Pulsed power is a technology that consists in accumulating energy over some period of time, then releasing it very quickly. Since power equals energy (or work) divided by time, the idea is to emit a constant amount of energy in as short a time as possible. It will only last for a fraction of a second though, but that instantaneous power has very interesting applications. With this technology, power levels of more than 300 terawatts have been obtained. Is this technology for unlimited budgets, or is this in reach of the common hacker?
Consider for example discharging a capacitor. A large 450 V, 3300 uF electrolytic capacitor discharges in about 0.1 seconds (varies a lot depending on capacitor design). Since the energy stored in it is given by 1/2 CV², which gives 334 Joules of energy, the power delivered will be 3340 watts. In fact a popular hacker project is to build large capacitor banks. Once you have the bank, and a way to charge it, you can use it to power very interesting devices such as:
Railguns in particular are subject to serious research. You may have read about the navy railgun, capable of reaching a muzzle speed of more than 4,600 mph (around Mach 6), more than any other explosive-powered gun. Power is provided by a 9-megajoule capacitor bank. The capacitors discharge on two conducting rails, generating an electromagnetic field that fires the projectile along the rails. The rail wear due to the tremendous pressures and currents, in the millions of amperes range, is still a problem to be solved.
Coilguns used to be the weapons of science fiction. Nowadays, whenever we see someone build one in their workspace it always serves as an inspiring reminder that the future is now. YouTuber [Cody’sLab] has done just that, assembling a rudimentary — but beefy — coilgun in his workshop.
The one in the video is based off an old design that used a 12V battery and without any fancy electronics. This new model has five coil stages along its two-foot length. Four wooden dowels and two copper tubes are arranged in a hexagonal shape to form the barrel and accelerator rails. The coils are each 100 feet of 14-gauge thin coated copper wire, all connected to a common ground. Still lacking any complex electronics, this version eventually gets its projectile launched a good few dozen feet. The ‘bullet’ is a piece of steel with some brass to prevent it spinning in the barrel, while a hole has been drilled in it to accommodate a spring which keeps the two graphite brushes contacting the copper tubes.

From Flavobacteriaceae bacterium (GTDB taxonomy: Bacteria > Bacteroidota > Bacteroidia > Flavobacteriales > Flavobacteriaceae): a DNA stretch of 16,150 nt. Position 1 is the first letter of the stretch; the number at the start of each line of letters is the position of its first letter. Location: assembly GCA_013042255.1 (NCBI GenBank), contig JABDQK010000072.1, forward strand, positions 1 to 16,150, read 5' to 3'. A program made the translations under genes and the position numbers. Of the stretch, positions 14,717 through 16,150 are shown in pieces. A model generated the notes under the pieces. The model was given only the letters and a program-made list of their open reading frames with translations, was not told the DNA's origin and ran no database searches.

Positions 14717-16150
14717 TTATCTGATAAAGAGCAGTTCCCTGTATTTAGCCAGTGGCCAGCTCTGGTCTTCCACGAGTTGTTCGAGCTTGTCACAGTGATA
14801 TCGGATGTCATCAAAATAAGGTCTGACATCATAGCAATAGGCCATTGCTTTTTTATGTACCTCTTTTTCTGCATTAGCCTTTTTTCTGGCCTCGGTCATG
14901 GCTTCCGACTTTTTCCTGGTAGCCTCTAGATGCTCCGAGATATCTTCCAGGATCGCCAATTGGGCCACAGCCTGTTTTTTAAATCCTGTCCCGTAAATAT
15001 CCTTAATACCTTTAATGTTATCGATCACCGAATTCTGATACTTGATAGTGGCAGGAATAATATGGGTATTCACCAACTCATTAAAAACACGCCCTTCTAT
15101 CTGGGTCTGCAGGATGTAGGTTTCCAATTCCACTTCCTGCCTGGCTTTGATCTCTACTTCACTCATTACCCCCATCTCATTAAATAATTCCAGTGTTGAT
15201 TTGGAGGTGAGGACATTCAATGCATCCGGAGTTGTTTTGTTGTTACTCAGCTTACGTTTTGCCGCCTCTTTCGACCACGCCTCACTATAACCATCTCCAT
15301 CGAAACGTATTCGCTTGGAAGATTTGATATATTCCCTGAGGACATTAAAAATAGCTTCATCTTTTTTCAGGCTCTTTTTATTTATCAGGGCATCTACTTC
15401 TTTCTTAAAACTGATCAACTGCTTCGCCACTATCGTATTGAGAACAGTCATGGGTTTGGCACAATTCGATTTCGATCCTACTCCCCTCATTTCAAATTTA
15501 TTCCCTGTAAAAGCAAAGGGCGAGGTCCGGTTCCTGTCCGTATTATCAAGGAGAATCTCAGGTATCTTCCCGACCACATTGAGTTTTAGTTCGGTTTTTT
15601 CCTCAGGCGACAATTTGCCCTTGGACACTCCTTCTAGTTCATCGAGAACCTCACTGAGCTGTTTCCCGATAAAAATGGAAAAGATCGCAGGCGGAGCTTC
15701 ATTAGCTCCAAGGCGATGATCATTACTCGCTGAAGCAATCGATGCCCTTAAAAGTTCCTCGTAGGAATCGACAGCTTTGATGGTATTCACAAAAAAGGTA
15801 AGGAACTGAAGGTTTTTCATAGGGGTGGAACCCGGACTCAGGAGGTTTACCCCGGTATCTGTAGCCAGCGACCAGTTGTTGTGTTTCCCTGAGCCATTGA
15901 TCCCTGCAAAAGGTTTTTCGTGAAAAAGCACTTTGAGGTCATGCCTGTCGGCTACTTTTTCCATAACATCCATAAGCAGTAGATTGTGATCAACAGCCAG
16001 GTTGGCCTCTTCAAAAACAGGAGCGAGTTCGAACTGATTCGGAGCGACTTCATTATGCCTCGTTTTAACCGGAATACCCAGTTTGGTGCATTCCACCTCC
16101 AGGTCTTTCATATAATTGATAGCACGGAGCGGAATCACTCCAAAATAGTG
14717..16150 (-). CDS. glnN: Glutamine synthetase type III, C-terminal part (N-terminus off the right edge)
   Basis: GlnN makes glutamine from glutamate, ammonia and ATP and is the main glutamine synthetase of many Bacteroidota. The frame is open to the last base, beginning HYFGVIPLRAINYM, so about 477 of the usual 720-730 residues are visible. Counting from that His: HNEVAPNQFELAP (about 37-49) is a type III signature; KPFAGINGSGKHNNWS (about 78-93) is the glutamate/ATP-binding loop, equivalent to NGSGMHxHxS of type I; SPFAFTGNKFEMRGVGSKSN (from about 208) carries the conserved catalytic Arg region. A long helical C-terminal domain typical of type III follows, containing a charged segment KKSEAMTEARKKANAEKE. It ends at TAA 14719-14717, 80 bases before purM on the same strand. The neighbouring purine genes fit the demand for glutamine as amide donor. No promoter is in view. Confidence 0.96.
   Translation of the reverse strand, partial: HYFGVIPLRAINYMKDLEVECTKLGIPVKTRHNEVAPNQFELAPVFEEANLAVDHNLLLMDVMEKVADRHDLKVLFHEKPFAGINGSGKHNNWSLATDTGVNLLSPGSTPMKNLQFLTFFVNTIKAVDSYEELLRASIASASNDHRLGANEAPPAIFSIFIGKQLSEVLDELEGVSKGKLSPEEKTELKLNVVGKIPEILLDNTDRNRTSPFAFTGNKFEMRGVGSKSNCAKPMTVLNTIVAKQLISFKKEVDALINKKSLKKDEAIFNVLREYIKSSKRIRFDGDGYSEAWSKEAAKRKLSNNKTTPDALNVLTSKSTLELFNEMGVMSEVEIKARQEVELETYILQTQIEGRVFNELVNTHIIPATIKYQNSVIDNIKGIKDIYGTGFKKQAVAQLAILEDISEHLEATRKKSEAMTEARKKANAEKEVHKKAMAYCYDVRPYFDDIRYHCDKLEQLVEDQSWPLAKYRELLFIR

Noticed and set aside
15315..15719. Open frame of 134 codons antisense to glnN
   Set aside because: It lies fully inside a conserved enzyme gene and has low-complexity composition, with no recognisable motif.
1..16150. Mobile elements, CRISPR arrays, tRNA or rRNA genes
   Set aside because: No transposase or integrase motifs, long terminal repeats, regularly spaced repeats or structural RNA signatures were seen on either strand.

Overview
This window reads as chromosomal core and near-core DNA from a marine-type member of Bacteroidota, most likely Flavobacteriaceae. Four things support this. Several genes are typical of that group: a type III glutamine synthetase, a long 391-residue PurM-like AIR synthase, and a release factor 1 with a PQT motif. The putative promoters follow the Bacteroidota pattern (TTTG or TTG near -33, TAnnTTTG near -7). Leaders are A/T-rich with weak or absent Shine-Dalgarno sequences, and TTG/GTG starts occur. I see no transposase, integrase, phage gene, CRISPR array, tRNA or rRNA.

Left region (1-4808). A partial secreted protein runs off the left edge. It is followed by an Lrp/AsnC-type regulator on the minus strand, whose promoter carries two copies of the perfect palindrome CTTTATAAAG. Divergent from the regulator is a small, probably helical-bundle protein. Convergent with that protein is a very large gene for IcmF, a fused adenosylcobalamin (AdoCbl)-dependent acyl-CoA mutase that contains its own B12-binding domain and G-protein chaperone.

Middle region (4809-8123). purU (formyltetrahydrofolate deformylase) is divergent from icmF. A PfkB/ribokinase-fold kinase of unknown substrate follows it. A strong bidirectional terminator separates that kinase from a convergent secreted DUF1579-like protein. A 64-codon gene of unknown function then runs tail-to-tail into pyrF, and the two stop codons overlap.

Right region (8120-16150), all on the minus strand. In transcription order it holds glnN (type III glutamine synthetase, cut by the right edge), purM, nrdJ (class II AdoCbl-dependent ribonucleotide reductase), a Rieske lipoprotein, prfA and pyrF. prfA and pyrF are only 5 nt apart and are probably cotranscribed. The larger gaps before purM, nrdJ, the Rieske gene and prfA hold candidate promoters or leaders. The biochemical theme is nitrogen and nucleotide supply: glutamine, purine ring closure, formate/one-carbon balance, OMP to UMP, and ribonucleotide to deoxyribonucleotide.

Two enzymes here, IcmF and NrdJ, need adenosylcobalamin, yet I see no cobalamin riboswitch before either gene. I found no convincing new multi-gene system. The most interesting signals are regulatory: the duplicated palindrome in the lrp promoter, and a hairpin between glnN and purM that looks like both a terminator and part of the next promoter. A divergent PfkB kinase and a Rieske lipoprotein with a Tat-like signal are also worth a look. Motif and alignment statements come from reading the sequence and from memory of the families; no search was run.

The first test proved to be a little underwhelming, and [Cody] had to try something drastic — so he hooked it up to an arc welder to fire the projectile using 22V and 200A.
This coilgun started as a stock Airsoft rifle. The stock weapon cost about 40€ (just over $50), but we think it was well worth it since it provides plenty of room for all the coilgun components and solves most of the mechanical issues of the build like a body that is comfortable to hold, a trigger, etc.
The clear tube which serves as the barrel (the same setup as we saw in this coilgun guide) is protected by three stainless steel barrels which surround it. They each host a laser diode which results in a Predator-style aiming mechanism that is shown off in the video after the break. There’s even a night vision system that uses IR leds and a viewfinder attached to the stock.
A camera flash is scrapped for the transformer inside. This acts as the voltage generator, charging up a few capacitors. It seems to have no problem generating enough juice to work well, despite the fact that it’s only being powered from two AA batteries mounted in the magazine.